Ravell Call, Deseret News
I live in Pennsylvania and I have exactly three friends out here who are also Latter-day Saints. They’re great, we get along, no problem. One of these friends, however, has a very bad habit of explaining the doctrines of The Church of Jesus Christ of Latter-day Saint totally incorrectly. It’s laughable sometimes the things that will come out of his mouth. What makes it not “laughable” though, is the fact that non-members believe him and I’m not always there to set the record straight. How can I tell him once and for all that he doesn’t know what he’s talking about, without hurting his feelings or worse, bruising his ego?
I served a mission on Temple Square in Salt Lake City and for about the first two months I said probably every wrong thing you can imagine: "I know, it's amazing! It took 300 years to build the temple!" "It truly was a miracle, seagulls built the Assembly Hall — and the crickets helped!"
Maybe I wasn't that bad, but you get my point: I was saying some crazy things — not because I wanted to be sensational about historic facts, but because I was new and I couldn't keep all the details straight.
You might try helping your friend the way my trainer helped me:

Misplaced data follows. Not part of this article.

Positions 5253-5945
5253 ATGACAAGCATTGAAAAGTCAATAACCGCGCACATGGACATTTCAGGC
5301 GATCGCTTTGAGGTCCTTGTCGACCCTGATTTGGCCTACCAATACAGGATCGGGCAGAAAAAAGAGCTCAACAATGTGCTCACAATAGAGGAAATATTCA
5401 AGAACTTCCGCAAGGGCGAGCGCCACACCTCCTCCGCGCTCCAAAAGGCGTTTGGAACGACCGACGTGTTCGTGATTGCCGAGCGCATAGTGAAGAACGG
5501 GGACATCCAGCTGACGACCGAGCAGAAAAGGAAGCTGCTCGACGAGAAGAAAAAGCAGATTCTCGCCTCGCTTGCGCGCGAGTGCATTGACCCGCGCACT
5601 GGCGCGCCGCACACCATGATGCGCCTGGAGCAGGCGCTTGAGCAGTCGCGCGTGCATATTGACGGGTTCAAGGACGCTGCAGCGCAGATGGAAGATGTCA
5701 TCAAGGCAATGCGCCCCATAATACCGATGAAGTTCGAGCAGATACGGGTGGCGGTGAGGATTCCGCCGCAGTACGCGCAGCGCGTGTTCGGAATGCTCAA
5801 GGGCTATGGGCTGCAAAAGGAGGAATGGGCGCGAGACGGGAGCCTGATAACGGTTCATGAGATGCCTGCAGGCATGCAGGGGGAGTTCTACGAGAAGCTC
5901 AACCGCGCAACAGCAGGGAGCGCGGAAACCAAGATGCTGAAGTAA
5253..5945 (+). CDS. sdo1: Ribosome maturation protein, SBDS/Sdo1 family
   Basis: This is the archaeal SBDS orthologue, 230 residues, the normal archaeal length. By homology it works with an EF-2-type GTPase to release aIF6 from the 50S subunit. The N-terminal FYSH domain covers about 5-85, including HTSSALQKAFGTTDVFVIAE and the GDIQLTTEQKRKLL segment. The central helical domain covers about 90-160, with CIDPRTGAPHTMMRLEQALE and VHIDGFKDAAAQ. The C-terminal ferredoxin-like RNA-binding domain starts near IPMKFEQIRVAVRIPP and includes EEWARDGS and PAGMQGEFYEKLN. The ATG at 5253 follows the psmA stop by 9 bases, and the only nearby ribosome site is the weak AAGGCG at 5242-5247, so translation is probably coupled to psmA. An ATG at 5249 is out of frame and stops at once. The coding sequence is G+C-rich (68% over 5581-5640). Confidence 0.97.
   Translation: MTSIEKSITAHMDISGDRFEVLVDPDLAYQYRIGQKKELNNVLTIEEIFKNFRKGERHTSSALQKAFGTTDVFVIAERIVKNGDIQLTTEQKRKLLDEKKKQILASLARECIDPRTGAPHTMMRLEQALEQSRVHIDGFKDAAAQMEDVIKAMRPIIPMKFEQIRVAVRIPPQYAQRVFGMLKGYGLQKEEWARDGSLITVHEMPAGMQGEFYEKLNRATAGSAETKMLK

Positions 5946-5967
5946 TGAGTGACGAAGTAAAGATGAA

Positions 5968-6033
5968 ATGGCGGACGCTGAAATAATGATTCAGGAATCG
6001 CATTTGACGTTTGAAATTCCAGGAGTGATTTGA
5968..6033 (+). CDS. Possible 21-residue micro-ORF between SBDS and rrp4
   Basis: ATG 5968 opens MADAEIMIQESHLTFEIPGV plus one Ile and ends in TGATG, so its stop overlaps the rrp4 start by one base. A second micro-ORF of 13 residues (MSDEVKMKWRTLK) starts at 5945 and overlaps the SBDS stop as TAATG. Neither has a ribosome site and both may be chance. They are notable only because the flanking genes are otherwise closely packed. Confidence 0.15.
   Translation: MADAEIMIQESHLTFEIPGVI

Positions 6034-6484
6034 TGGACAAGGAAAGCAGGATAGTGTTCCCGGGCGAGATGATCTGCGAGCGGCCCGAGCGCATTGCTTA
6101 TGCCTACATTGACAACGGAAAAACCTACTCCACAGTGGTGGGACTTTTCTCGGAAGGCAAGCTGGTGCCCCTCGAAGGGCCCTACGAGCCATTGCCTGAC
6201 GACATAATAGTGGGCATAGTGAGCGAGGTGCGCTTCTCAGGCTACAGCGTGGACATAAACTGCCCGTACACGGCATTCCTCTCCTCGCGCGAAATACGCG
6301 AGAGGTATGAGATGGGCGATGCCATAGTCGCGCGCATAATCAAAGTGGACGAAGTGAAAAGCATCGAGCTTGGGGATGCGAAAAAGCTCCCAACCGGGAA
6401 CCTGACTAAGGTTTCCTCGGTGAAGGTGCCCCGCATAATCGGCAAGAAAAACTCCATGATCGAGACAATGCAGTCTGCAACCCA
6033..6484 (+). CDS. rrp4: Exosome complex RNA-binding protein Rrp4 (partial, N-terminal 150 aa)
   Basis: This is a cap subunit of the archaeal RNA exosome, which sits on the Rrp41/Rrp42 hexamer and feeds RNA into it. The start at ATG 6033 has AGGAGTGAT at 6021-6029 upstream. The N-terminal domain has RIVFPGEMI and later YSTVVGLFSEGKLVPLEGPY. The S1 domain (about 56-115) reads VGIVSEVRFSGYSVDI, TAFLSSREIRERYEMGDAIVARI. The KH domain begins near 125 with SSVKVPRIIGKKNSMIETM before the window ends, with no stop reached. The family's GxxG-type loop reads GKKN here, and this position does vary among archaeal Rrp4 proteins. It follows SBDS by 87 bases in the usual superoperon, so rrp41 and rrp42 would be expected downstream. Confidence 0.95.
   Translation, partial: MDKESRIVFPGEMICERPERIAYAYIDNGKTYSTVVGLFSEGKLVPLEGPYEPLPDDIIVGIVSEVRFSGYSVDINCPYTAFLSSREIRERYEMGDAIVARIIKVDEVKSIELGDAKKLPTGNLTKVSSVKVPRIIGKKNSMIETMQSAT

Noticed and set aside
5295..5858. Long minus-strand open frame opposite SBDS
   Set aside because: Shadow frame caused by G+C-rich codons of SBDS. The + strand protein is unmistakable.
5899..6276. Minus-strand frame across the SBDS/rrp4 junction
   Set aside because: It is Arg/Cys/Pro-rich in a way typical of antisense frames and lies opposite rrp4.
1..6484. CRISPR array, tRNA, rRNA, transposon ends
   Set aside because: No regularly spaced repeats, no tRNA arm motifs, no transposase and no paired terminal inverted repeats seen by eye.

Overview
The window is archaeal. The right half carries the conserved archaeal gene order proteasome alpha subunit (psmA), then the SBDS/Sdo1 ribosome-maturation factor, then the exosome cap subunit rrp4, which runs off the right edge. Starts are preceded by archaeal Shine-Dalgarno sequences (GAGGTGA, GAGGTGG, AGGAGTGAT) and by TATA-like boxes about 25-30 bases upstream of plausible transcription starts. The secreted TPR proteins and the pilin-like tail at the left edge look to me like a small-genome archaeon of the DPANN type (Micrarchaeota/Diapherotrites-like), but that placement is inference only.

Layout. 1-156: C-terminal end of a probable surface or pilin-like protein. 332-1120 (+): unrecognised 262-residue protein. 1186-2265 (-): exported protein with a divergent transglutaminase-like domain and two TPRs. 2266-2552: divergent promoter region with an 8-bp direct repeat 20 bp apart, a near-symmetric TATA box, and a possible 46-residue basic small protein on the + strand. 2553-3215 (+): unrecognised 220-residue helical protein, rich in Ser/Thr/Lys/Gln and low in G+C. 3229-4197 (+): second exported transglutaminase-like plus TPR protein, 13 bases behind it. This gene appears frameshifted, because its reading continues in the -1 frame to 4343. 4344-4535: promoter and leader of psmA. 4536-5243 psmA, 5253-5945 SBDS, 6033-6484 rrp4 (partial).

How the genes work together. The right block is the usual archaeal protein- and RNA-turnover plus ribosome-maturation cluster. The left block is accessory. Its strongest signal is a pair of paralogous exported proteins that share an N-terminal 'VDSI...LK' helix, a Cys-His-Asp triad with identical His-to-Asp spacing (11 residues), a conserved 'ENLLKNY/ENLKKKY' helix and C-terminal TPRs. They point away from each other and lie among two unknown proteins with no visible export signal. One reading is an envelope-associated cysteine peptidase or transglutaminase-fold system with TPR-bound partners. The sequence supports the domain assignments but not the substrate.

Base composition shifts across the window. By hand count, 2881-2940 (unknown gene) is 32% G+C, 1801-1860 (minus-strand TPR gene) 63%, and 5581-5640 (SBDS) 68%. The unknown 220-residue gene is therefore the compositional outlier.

"Hey great job today tackling the issue of (insert history or doctrine) on your own, when you said X, I really felt my testimony of that principle confirmed — lets look at (insert standard work) again to make sure we covered all the relevant points".
In reading it again with her, I could see my own errors and the corrections I needed to make. Even more importantly, reading the doctrine prompted a gospel discussion between the two of us where the Spirit could help us learn and more firmly grasp a new gospel principle.
I'm sure there were times when she was tempted to tell me not to say anything else ever again for the duration of my mission, but she recognized that my gospel understanding — as well as everyone else’s — was evolving, and that in time, I would learn.
So, in short, work with your friend to get the explanations right. Share with him explanations from the standard works (Bible, Book of Mormon, Doctrine and Covenants, Pearl of Great Price), use the Gospel Principles manual, Preach My Gospel and Mormon.org. And you'll be set.
Reader question: What other advice might you offer Phillyman? Imagine yourself in his friend's shoes, have you explained LDS Church doctrine incorrectly? How did you remedy the situation?
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